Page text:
By Richard Winters
My Rating: 4 out of 10
Any movie that casts Dustin Hoffman, Sean Connery, and Mathew Broderick as a father, son, and grandson team of robbers has me hooked before I have even seen the first frame. It was a great bit of inspired casting even if Connery was playing Hoffman’s father and in reality was only seven years older than him. Throw in the fact that it was directed by the late, great Sidney Lumet and you should have a sure fire winner.
The story involves the grandfather Jessie (Connery) getting out of jail and trying to rekindle relations with both his son Vito (Hoffman) and grandson Adam (Broderick). Vito wants nothing to do with his father as he has done time himself by getting mixed-up in some of his father’s old schemes and is now trying to go straight by working as a manager at a meat packing facility. However, Adam, who is going to college and has a promising career ahead of him, idolizes his grandfather and relishes the idea of pulling off a robbery himself. He has even come up with one that all three of them can do together. The robbery is unique in that they aren’t stealing from a bank, jewelry store, home of someone rich, or even a priceless artifact at a museum, but instead some important research materials at a science lab.
The crime itself is not elaborate and could have been easily pulled off with just one person. I was anticipating something a little more daring and exciting especially since Jessie and Vito were career criminals. It also takes too long to get to it. The first fifty minutes are spent with them endlessly arguing and rehashing the same old points.
The second part is a little more interesting as it deals with Adam getting caught while the other two are able to get away and all the dilemmas that they then face. Even here the drama becomes strained and talky. The ending fizzles and leaves no emotional impact. I saw a lot of similarities with this film and Sidney Lumet’s last film that he did before he died, which was Before the Devil Knows You’re Dead. Both of these movies deal with robberies and the consequences of family members betraying one another and yet that film was far more gripping while this one falls flat.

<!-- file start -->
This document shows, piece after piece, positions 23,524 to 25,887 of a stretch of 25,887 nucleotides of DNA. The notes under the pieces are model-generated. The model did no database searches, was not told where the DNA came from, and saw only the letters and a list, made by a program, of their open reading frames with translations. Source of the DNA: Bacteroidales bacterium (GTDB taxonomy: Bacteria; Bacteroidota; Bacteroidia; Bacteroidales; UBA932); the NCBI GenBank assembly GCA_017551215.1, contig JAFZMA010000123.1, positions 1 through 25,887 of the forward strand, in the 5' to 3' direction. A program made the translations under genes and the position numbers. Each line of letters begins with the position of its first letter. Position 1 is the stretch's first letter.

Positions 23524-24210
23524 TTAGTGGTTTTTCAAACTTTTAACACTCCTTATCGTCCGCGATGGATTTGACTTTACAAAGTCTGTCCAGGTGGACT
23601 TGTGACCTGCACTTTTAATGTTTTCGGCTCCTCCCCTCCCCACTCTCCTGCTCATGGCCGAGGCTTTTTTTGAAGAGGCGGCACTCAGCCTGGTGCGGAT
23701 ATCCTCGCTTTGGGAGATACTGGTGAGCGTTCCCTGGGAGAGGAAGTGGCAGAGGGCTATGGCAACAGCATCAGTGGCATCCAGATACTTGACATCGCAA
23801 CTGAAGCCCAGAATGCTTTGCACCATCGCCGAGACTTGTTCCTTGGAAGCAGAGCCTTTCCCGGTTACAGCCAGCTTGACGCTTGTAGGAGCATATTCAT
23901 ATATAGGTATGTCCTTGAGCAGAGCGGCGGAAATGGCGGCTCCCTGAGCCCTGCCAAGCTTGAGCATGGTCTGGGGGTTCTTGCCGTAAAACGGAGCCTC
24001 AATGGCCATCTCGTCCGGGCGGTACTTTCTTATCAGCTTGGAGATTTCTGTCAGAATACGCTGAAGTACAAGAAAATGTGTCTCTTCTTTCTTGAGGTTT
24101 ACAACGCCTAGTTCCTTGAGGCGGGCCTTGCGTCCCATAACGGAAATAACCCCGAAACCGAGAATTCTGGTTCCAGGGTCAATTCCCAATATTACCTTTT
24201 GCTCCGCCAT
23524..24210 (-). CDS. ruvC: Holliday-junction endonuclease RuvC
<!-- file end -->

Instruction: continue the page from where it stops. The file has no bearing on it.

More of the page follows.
I thought Connery was highly engaging and would have enjoyed seeing him take over the movie. Hoffman gives a solid dramatic performance, but his character is bland.
The Adam character got on my nerves. He had been given everything in life and yet refuses to appreciate it and seems almost ungrateful to his father for working so hard to give him a better life. He acts cocky about going through with the robbery and yet when they get there he is ill-prepared and confused. I understand sometimes people become curious about those that live a different lifestyle than they do and that they don’t fully understand, but I still felt there needed to be a little more balance. I just didn’t understand why this kid would want to throw it all away just so he could be like his career criminal grandfather.
The film gives one a good taste of New York. I liked how it showed the different neighborhoods and boroughs. Not only do we get a good feel of the Bronx, but we also see Flushing, Brooklyn, and downtown Manhattan. Most films that take place in the Big Apple seem to concentrate in only one section of it while this one tried to give a broader feel.
The indoor sets are nicely realized. Everything from the trashed halls of the prison to Vito’s modernistic, sleek apartment, to the science lab and even Jessie’s small, cramped apartment looked authentic and distinct.
I did notice a few logistical errors. One is the fact that they discuss plans of the robbery in a lot of public places, which seemed just plain careless to me especially since these were ‘professional’ thieves. One discussion takes place at a bar, another on a busy sidewalk with pedestrians going by, and the third at a funeral with mourners standing right behind them. There is also the fact that they park their car on the side of the road in front of the lab and put a sign in the windshield stating that they are out of gas and will be back in one hour. I thought this seemed dumb because a policeman could come by and do a check on the license plate to find out who the owner is. Then, the next day when the robbery is reported, they would only have to put the two together to trace the culprits. There is also a scene were Vito fires one of his employees at his plant for stealing. He punches him violently in his office that is surrounded by windows and is in full view of the other workers. The man leaves with a broken nose and bloodied face, but the workers do not react and go on with their tasks like nothing happened, which didn’t strike me as believable.
The music score is another problem. It has a big band, show-tune type melody and sound, which might have worked for a Broadway production, but here it seems completely out-of-sync with the mood and tone of the story.
Although competently done this thing still seems like a misfire namely because the material isn’t diverting, or interesting enough for the cast that it has. I was expecting a little more razzle-dazzle and a lot more action and excitement. I almost felt that if this same story had been approached in a comic vein it might have done better.
My Rating: 4 out of 10
Released: December 15, 1989
Runtime: 1Hour 50Minutes
Director: Sidney Lumet
Studio: TriStar Pictures
Available: VHS, DVD, Amazon Instant Video